Thematic investing is an approach that focuses on predicted long-term trends and macroeconomic impacts. This is a fancy way of saying investors buy into a particular industry or niche instead of one stock. Due to the success of exchange traded funds (ETFs) like SPDR, thematic investing has never been more popular. There are now more than 6,000 ETFs listed, and the list continues to grow. Investors want to allocate capital to specific ideas and themes, not companies. These themes can revolve around a sector, size, geography, or any other factor and thematic investing offers an entirely different level of control.
Despite this control, ETFs are a passive strategy because investors don't actively choose the stocks. Active managers of mutual and hedge funds argue that their holdings will outperform a benchmark index based on expertise, but the numbers say otherwise. Since the beginning of 2009, the S&P 500 has outperformed Hedge Funds by an average of [8.5%] a year.
This isn't a new debate. In 1972 Princeton University’s Burton Malkiel published “A Random Walk Down Wall Street”, which arguably inspired the first passive index fund from Vanguard in 1976. Since the 1970s, passive management products have been mirroring a benchmark index, often at a lower cost. It is no surprise that investors are attracted to lower fees, better diversification, and higher returns. According to Morningstar, actively managed funds have repeatedly failed to beat their benchmarks. In fact, only 23% of all active funds topped the average of their passive rivals over the 10-year period ended December 2020. Over the past decade, more than three trillion dollars have flowed to passive equity investing strategies. Morningstar states that passive funds now hold more than 50% of investment assets.
Passive Investing has proven to be the winner in the equities space.
But what about real estate?
Real estate investors have yet to adopt passive strategies. This isn't because there isn't an appetite for an index-style product, it is because the product didn't exist. Active real estate managers will give the same reasons to justify high fees that hedge fund managers gave, and the numbers still don't add up. In the last 10 years Blackrock, Invesco, Morgan Stanley, and others have made millions in real estate management fees. Yet, when we compare their results (NCREIF Property Index) to the standard Commercial Property Returns Index (CPRI), the results are virtually identical. This begs the question, what did they do to earn those high fees?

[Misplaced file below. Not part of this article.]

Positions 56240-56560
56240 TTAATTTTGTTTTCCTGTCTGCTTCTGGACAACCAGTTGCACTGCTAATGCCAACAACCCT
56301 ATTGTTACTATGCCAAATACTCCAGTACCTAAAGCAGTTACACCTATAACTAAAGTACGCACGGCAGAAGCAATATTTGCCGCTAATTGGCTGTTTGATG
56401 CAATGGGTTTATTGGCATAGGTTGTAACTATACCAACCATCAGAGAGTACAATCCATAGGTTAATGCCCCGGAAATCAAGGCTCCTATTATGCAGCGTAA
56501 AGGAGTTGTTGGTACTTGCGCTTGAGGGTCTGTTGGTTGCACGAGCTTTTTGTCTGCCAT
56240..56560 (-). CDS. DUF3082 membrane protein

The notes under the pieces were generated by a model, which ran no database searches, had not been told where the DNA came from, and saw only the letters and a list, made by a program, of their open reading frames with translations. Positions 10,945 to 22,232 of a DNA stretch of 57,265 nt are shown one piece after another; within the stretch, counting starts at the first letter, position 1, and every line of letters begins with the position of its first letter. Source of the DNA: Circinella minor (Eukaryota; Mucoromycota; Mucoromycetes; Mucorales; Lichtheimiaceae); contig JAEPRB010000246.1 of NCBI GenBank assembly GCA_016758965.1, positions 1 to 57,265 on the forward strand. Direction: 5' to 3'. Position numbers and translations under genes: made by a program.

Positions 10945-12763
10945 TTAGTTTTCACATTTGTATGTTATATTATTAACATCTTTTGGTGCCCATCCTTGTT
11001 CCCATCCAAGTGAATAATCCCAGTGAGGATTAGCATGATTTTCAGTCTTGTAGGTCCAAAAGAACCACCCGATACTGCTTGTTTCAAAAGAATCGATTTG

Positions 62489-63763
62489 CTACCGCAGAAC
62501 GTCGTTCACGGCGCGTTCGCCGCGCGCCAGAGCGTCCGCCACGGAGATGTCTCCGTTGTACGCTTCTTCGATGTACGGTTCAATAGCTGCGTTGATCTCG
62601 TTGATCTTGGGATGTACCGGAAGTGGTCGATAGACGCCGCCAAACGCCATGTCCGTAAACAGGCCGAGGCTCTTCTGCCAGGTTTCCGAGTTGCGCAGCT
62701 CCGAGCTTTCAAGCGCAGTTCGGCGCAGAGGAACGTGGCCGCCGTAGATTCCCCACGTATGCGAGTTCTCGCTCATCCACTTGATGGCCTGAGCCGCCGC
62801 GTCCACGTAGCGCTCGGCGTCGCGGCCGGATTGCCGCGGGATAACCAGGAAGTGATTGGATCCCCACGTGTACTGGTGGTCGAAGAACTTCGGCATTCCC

What does this all mean and where does it lead?
We think that the migration from actively managed strategies to passive strategies that has already occurred in ALL other asset classes (equities, fixed income, commodities, listed real estate) will also occur in private real estate.
Why this good for investors:
The Index Style City Fund
A Cityfund is an index-like investment product for a city’s residential real estate market. Each Cityfund is intended to hold investments in a diversified portfolio of single-family residential properties in one city, and one city only. The Cityfund is based on the transformation we have seen in the equities market from actively managed mutual funds to passively managed ETFs. We believe that this migration in investment strategy will soon take hold in the real estate space and wanted to create real estate investment products which offer the same advantages as ETFs in the equities space.
The low fees of ETFs are one of the major reasons why capital has migrated away from high-load mutual funds. We are starting to see this trend in the real estate space (and it’s why some of the larger private equity funds are now looking towards retail investment products). We believe that the majority of the returns generated from stabilized real estate is derived from the underlying market’s performance and not from the investor’s ability to source and select individual assets. This being the case, we believe that investors are heavily overpaying for actively managed real estate investment selection. As an index-like product, investors receive 100% of the net returns of the Cityfund portfolio - no promotes, no carried interest.
The Real Estate investors market is long overdue for a thematic investing approach. The future options are wide open. Niche markets that are possible targets for this type of investing would include multifamily homes, condominiums, homes in retirement communities, Hawaiian Homelands, tiny homes, and many more. The Cityfund is active now and we hope this is the first of many thematic real estate investment opportunities.